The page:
When Steven Triska started studying to be an Industrial Mechanic, he knew it would take him four years to get his Red Seal in the trade. But to Steven, it was worth the commitment. Now he has his Red Seal, has four years’ work experience as an Industrial Mechanic, and is making a good wage.
“I always wanted to work in a trade,” said Steven. “You only take your trade for four years and then you are at your top pay rate immediately. I have seen friends go to university and it can take longer than four years to get good pay.”
Becoming an Industrial Mechanic wasn’t a straight route out of high school for Steven. It wasn’t until after he spent some time in the Navy that he reached out to the NB Power Liaison Officer. The liaison was looking to hire Aboriginal people and he was offered a position immediately.
In order to start right away, Elsipogtog Economic Development funded training for Steven to become a Linesman with NB Power. However, after a year of Linesman training, he took an aptitude test and moved to the Industrial Mechanic trade where he was indentured into the Apprenticeship program.
The training consisted of both classroom and on-the-job training. Each block takes about one year and there are four blocks to become certified. Classroom training lasts 6 - 7 weeks and then the rest of the block is spent in on-the-job training. Because Steven was an NB Power employee at this time, he was paid while in class and on-the-job.
Steven has been working for four years on the turbines at the Mactaquac Dam.
In general, an industrial mechanic maintains, troubleshoots, overhauls and repairs stationary industrial equipment. They interpret drawings, follow layouts and assemble parts until they are working perfectly.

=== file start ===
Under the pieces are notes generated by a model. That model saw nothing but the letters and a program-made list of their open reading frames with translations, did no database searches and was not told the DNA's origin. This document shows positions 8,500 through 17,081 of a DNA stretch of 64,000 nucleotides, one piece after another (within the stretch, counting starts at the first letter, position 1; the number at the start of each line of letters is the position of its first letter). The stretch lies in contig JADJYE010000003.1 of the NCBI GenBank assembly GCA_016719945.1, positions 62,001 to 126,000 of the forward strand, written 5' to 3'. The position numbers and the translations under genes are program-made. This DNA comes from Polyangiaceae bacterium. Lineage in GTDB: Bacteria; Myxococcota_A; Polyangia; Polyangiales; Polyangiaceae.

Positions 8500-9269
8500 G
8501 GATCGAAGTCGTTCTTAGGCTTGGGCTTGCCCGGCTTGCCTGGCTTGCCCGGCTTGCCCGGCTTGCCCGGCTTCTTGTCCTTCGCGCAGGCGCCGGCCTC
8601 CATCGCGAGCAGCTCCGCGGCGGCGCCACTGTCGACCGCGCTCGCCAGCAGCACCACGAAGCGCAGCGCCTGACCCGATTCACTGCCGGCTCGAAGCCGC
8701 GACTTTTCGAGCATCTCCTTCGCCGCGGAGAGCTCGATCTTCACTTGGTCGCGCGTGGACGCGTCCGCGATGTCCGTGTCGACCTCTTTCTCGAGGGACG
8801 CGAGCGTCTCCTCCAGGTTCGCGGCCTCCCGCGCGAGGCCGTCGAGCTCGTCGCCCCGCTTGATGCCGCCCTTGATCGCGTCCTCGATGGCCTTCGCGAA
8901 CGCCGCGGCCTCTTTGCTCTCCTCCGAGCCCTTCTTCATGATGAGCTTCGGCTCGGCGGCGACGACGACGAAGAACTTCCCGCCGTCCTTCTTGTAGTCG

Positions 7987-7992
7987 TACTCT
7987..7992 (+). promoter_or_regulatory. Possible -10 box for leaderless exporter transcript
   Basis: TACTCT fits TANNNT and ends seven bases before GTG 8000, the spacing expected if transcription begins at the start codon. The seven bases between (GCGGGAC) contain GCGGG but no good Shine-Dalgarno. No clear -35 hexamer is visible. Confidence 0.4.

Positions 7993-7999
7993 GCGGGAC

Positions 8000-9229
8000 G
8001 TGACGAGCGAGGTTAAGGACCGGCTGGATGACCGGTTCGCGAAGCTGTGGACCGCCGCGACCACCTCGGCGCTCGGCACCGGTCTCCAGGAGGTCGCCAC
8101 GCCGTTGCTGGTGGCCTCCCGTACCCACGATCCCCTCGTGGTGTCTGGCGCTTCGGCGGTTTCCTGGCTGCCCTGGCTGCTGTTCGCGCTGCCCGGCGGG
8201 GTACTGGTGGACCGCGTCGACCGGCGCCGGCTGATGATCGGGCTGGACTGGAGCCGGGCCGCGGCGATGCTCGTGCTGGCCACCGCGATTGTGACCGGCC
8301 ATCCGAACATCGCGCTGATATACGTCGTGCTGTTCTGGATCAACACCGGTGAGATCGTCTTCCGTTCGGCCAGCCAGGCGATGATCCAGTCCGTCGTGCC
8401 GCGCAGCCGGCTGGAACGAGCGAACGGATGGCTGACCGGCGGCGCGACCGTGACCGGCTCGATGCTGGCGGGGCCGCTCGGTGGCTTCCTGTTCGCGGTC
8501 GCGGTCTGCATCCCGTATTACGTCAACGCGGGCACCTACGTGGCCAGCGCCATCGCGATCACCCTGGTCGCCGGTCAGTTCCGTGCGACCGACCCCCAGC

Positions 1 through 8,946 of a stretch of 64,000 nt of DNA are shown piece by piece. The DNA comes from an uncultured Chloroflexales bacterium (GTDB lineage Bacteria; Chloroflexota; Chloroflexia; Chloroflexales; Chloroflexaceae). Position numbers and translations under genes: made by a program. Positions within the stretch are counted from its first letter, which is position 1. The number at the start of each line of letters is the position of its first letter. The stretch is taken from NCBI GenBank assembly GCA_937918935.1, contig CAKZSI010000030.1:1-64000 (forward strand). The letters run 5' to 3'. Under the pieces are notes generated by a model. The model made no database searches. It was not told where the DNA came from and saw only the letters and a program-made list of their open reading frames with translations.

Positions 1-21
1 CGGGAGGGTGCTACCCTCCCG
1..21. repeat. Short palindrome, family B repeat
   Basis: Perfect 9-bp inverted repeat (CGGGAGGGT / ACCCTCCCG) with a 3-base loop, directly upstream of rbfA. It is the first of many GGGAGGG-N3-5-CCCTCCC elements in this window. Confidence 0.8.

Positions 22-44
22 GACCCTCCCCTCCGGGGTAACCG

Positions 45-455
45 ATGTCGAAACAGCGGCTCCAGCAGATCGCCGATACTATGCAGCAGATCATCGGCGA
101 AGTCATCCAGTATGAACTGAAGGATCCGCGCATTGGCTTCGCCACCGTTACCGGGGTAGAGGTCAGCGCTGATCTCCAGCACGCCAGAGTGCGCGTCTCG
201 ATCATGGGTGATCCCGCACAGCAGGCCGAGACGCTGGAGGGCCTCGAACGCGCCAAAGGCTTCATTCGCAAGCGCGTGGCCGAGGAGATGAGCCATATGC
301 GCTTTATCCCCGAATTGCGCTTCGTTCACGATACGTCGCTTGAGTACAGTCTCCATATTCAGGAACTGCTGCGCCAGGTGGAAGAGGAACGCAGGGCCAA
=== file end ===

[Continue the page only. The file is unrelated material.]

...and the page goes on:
“I like where I work,” said Steven. “It’s rewarding. When you get started on a project, you see it on paper, you put it all together and then everything is running correctly. I also like the team environment. You learn from each other so it is good that way. The best part of the job is job security and knowing that you are essential to the company.”
Steven explained that that isn’t the case for all Industrial Mechanics. “If you get on with a company, you maintain a plant and work 40 hours/ week. If you work for the union, the work is as you are needed. It’s about a 50/50 split. It’s harder to get on with a company than it is to get into the union but many guys prefer the extra money you make while working union jobs.”
When asked about his plans for the future, Steven replied, “NB Power has a lot of options. Baby boomers are leaving and being a supervisor or senior tradesperson are options for younger people now. Or I could also go into public relations for First Nations in an office environment. The career counselors at NB Power help lay out your options for you. It’s nice to have options. NB power is good for that.”
Steven’s advice for anyone starting out in the trades is clear: it’s about commitment.
“If you get a job offer and have to move out of your community for four years, make the commitment. There’s work but you often have to move for it. Commit for the duration of your license, then you can move where you want afterwards. I started the program with a group who wouldn’t move to get their hours and now none of them are working in the trade anymore. It’s only a four year period to get your hours, just commit to it.”